From 29 October to 14 November 2021, the Centre for Strategic Infocomm Technologies (CSIT) ran The InfoSecurity Challenge (TISC), an individual competition consisting of 10 levels that tested participants’ cybersecurity and programming skills. I took away important lessons for both CTFs and day-to-day red teaming that I hope others will find useful as well. What distinguished TISC from typical CTFs was its dual emphasis on hacking AND programming - rather than exploiting a single vulnerability, I often needed to automate exploits thousands of times. You’ll see what I mean soon.
- All Your (d)Base Are Belong To Us, Part 2: Code Execution in Microsoft Office (CVE-2021-38646)
22 October 2021 at 11:43
By searching for DBF-related vulnerabilities in Microsoft’s desktop database engines, I took one step towards the deep end of the fuzzing pool. I could no longer rely on source code review and dumb fuzzing; this time, I applied black-box coverage-based fuzzing with a dash of reverse engineering. My colleague Hui Yi has written several fantastic articles on fuzzing with WinAFL and DynamoRIO; I hope this article provides a practical application of those techniques to real vulnerabilities.
- All Your (d)Base Are Belong To Us, Part 1: Code Execution in Apache OpenOffice (CVE-2021-33035)
29 September 2021 at 03:35
This two-part series will share how I got started in vulnerability research by discovering and exploiting code execution zero-days in office applications used by hundreds of millions of people. I will outline my approach to getting started in vulnerability research including dumb fuzzing, coverage-guided fuzzing, reverse engineering, and source code review. I will also discuss some management aspects of vulnerability research such as CVE assignment and responsible disclosure.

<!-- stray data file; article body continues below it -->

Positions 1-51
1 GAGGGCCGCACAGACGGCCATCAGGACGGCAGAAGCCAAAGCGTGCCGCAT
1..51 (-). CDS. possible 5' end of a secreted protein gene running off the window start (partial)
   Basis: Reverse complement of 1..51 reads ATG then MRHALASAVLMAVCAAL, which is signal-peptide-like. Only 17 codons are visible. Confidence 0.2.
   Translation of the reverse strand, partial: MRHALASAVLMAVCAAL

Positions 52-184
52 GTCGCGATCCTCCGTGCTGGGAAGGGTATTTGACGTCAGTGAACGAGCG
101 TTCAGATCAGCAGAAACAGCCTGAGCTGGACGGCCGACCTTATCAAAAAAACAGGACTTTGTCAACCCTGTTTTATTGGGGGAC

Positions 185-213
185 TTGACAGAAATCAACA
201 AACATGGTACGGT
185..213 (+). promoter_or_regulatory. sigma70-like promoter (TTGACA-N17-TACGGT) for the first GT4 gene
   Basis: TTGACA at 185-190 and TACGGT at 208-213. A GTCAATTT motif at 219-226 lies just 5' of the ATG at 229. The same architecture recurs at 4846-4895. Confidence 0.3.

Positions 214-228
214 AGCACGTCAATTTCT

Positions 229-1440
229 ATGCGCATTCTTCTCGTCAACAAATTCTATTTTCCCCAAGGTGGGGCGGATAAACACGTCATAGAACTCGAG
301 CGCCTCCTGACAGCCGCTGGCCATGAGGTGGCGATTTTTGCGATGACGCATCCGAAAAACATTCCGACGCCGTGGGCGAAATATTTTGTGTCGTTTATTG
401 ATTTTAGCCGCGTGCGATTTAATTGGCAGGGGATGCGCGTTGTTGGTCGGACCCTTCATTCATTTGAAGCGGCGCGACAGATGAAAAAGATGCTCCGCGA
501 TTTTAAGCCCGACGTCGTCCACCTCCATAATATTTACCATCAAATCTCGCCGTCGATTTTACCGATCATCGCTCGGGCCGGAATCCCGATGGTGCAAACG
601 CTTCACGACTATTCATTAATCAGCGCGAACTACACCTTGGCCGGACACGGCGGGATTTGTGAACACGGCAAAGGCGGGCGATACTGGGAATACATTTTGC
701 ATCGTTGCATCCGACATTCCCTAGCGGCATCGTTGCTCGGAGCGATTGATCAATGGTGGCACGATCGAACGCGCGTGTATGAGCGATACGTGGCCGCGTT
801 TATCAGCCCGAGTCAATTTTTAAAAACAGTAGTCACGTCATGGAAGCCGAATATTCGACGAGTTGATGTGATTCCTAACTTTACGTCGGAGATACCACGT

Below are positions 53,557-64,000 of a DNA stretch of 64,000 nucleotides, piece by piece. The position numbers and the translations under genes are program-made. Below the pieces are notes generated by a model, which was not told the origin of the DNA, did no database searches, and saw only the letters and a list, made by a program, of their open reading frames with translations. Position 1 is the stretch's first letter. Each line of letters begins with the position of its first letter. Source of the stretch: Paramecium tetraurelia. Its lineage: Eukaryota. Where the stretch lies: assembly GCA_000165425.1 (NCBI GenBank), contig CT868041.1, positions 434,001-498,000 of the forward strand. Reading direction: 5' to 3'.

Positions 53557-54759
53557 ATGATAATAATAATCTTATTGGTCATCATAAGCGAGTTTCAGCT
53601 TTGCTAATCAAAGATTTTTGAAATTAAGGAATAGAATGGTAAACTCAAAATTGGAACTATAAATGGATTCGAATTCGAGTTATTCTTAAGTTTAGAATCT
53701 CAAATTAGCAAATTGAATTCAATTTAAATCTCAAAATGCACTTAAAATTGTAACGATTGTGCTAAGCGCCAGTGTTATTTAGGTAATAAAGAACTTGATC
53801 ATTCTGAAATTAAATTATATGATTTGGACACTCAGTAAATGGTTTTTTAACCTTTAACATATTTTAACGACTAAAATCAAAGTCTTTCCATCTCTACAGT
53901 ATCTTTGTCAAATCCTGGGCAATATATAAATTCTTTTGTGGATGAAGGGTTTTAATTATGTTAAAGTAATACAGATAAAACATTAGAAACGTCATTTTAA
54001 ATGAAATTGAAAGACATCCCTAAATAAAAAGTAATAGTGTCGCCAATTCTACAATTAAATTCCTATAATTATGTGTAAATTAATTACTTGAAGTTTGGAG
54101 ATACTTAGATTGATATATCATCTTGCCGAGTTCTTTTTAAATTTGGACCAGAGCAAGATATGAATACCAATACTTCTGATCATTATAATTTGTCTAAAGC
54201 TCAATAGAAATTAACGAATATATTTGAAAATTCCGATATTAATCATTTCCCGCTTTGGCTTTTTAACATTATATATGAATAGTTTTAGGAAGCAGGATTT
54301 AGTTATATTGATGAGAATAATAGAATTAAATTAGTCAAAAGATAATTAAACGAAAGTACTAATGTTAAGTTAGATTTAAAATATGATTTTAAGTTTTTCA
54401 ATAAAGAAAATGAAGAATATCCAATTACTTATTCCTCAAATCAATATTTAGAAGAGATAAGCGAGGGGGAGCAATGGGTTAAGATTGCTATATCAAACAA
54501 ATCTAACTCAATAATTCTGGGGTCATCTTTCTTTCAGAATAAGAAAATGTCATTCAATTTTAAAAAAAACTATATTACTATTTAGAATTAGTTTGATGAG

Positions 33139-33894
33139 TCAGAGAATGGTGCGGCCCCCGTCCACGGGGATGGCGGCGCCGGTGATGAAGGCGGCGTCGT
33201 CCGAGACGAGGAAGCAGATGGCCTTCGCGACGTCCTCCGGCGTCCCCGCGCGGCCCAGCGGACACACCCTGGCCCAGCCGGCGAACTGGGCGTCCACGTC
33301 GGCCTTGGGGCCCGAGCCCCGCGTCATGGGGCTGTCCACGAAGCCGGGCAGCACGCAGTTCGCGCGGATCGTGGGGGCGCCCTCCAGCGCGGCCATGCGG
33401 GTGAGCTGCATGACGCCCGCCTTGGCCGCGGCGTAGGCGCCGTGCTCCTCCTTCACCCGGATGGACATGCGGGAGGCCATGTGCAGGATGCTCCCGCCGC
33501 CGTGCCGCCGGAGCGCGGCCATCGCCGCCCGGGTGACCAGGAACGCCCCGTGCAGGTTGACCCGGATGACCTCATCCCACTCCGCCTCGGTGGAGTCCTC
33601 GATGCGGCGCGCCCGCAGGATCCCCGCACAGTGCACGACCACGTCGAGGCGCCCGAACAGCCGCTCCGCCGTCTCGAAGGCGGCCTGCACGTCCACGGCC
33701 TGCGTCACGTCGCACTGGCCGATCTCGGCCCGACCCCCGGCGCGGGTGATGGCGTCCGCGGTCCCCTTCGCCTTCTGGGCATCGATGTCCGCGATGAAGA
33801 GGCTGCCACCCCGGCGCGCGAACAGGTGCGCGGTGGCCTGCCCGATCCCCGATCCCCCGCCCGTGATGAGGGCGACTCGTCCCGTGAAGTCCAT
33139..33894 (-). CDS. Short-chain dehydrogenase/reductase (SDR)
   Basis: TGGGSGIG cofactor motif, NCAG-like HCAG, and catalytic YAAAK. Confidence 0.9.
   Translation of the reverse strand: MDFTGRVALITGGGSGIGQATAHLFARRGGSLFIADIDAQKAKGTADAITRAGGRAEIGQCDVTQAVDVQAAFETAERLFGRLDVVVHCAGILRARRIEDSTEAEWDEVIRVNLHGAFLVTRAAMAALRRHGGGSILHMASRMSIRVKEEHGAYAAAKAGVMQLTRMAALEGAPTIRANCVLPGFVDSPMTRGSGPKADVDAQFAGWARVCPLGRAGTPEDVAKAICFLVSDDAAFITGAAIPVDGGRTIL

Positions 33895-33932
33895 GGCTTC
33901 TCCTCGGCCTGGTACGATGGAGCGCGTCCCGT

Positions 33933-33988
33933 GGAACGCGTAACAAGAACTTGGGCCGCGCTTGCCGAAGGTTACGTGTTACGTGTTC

17 September 2021 at 13:16
Most research into the malicious applications of AI tends to focus on human factors (scamming, phishing, disinformation). There has been some discussion of AI-powered malware but this remains very much in the proof-of-concept stage. This is partly a function of the kinds of models available to researchers - generative models lend themselves easily to synthetic media, while language models are easily applied to phishing and fake news. But where do we go from these low-hanging fruits?
23 June 2021 at 15:21
After clearing the OSEP at the end of February 2021, I took the 60-day EXP-301/OSED package from March to May 2021, and finally cleared the exam in mid-June. At the time of writing, this costs $1299. As my job role is pretty multi-disciplinary, I found it necessary to build up my exploit development skills and the OSED came at a right time.
22 May 2021 at 03:08